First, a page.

April 13, 2011
According to one of Judith Schaechter’s bios, she “single-handedly revolutionized the craft of stained glass through her unique aesthetic and inventive approach to materials.” Judith Schaechter, while flattered by the description, wants you to know two things: one, she did not write that bio and two, she does not believe herself to be “some kind of Grand Poobah Savior of Stained Glass.” But Schaechter has, admittedly, made significant contributions to the field.
“I would say that my contribution has been both technical, as well as in terms of how one might use contemporary content as inspiration, without sacrificing the medium’s spiritual essence,” Schaechter says, “or something like that.”
Born in Gainesville, Florida in 1961, Judith Schaechter grew up in Massachusetts, visiting art museums where she was drawn to “scary paintings,” which would later influence her work. Schaechter began her career as a painter and later switched to stained glass, “a notoriously difficult medium,” according to Andrew Wagner, editor-in-chief of ReadyMade magazine and co-curator of a contributing scholar to the exhibition, “History in the Making: Renwick Craft Invitational 2011.” And she’s been shattering conventions ever since. Traditionally, stained glass is created by cutting the glass, painting it using the matting and tracing method and assembling it with lead. Schaechter’s technique, by contrast, involves sandblasting, layering and painting the glass with vitreous paint and using copperfoil instead of lead, sometimes referred to as the “Tiffany Method.” She also displays her works more like paintings, instead of in architectural settings. Judith Schaechter, quite simply, is an unintentional rebel. So don’t ask her to define her art or deconstruct its meaning, the witty artist simply can’t, and more importantly, won’t. Instead, she prefers to let the pieces speak for themselves. Here, she offers a few thoughts on her process.
You describe yourself as an outsider. In what way(s)?
My parents were a mixed background couple. My father is of a Jewish background (and he immigrated to the USA in the 1950s) and my mother, Episcopal (from Oklahoma), although both were atheists before I was born. I grew up in a largely Catholic area of Newton, Massachusetts and to the children in the neighborhood I was “Jewish.” To Jewish children I was “Christian.” And that is only part of the story. . . I was also 100 percent nerd. I was not just bad at sports, but truly appallingly awful, (left handed, but right legged and also right eyed and left eared—I am hopelessly miswired— for one thing). My brother was strange to others because he was learning disabled. . .. There are many obvious and not so obvious ways I didn’t fit in as a kid. I believe that this taught me to see way beyond any socially designated boundaries and to see them as artificial (albeit sometimes necessary). Think outside the box? I’m so outside the box that first I’d have to pick one to think “inside” of!
How does this designation inform your art? Or your chosen medium?
Well, I would not designate myself as either a “Fine Artist” or “Craftsperson,” for one thing, but some sort of melange. I also can hold contradictory beliefs in my head without much conflict. I am very open-minded yet paradoxically very stubborn. And, I am fine being alone for long periods of time.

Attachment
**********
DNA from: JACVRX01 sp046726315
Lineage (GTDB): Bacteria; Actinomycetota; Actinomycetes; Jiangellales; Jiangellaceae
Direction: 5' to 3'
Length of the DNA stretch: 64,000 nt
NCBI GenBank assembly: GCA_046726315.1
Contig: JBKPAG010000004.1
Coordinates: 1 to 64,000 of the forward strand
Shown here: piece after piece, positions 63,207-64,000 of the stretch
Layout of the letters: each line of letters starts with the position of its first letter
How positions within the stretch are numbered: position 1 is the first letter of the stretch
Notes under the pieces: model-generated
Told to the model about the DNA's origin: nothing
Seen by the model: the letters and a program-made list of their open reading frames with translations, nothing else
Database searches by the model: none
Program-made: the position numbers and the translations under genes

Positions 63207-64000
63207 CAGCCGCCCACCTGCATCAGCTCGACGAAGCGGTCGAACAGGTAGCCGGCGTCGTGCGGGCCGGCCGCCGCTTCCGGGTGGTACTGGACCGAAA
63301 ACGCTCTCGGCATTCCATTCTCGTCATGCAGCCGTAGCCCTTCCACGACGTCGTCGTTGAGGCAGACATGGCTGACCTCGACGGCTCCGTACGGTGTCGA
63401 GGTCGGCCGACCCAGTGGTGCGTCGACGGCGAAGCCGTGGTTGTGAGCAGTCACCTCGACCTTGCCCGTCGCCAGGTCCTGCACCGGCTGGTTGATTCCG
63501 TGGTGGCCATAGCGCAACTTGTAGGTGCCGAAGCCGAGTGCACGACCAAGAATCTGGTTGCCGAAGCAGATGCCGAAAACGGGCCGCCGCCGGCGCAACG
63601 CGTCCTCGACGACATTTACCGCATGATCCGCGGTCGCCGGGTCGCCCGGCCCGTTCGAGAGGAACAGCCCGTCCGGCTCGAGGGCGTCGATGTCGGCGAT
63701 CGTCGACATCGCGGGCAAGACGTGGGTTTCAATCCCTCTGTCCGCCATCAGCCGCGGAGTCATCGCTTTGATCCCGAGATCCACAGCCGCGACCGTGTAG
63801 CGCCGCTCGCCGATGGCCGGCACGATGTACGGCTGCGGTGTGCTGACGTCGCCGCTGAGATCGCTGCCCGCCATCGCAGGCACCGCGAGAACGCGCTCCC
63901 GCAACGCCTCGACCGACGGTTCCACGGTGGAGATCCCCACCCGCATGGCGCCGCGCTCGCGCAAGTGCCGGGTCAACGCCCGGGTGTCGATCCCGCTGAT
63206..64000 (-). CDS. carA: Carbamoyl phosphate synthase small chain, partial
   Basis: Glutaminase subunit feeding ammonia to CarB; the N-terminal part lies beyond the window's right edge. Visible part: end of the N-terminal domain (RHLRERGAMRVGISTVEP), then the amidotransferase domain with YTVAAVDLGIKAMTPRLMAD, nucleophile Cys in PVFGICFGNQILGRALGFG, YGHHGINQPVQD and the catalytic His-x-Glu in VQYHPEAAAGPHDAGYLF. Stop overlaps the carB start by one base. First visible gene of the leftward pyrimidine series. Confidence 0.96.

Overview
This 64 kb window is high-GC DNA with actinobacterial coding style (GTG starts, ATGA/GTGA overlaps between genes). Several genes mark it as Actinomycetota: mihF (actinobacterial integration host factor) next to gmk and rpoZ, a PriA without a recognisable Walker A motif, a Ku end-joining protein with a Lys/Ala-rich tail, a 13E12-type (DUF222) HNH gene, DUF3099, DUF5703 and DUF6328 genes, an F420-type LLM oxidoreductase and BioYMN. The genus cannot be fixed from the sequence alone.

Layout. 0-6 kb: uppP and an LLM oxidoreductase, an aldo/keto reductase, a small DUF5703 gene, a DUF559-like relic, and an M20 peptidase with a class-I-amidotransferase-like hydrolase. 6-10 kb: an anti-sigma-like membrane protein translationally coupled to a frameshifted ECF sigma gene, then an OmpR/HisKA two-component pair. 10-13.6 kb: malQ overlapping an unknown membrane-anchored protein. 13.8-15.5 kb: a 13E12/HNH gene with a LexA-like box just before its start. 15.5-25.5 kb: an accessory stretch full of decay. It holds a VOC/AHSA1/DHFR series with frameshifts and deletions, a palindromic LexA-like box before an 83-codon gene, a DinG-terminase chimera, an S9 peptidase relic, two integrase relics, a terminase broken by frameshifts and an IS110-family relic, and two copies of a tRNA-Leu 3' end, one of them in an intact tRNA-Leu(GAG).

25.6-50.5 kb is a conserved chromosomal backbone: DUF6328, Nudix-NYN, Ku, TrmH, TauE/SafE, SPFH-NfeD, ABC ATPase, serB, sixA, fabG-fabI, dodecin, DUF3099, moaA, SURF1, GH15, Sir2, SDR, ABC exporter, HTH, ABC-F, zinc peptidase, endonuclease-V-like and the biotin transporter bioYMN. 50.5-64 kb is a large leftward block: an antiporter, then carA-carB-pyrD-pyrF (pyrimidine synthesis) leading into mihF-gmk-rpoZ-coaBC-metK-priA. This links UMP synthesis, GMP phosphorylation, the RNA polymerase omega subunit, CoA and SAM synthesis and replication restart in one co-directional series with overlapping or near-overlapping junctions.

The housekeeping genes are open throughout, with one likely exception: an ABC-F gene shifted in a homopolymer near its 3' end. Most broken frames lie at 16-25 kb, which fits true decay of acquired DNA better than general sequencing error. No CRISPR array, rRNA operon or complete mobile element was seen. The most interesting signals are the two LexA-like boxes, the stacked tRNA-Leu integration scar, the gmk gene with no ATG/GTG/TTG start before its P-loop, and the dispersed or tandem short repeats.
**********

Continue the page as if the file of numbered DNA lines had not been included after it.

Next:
I have often wondered if I had a predisposition to the medium or if it’s all coincidence. All I can say for sure is that I knew almost instantly when I tried stained glass that that was what I wanted to pursue for the rest of my life. Amazingly, this turned out to be true.
The fact is I feel my medium is a separate and living entity with which I have a relationship not unlike a marriage. Glass seems to love me back unlike anything else I’ve ever worked with and therefore, no matter how bad things get, there’s always incentive to “try to work it out.” For some reason, my medium HAD to be glass and believe me, I tried other media! I truly thought and wanted desperately to be a painter—but it was not to be. Glass was the only thing I could bear to work with long enough to become fluent in. I strongly believe that stained glass is an unlimited expressive and virtually unexplored technical medium—when I get bored with glass it’s something wrong in my own head, a failure of my own imagination which would translate to any medium—so switching would be not only futile but also a cop out.
I have a crisis about every three years or so when I not only feel I am in a rut with glass but actually tell everyone I am quitting. Like anyone who’s ever truly loved something, I regularly DESPISE IT WITH ALL MY HEART. But I always go back to it.
What, if anything, do you want visitors to take away from your pieces, or understand about your work that may not be immediately evident?
Let’s just leave it that I want them to take away something! Anything they may want or need that they might find there –that’s for them!!!!
See more of Judith Schaechter’s work in the exhibition “History in the Making: Renwick Craft Invitational 2011,” on display at the Smithsonian American Art Museum’s Renwick Gallery through July 31. The show was curated by Renwick curator Nicholas R. Bell. The artists were selected by Bell, Ulysses Dietz, senior curator at The Neward Museum and Andrew Wagner. The exhibition also features the work of silversmith Ubaldo Vitali, ceramic artist Cliff Lee and furnituremaker Matthias Pliessnig.
This post was updated to clarify the role of the visiting scholars.
Sign up for our free email newsletter and receive the best stories from Smithsonian.com each week.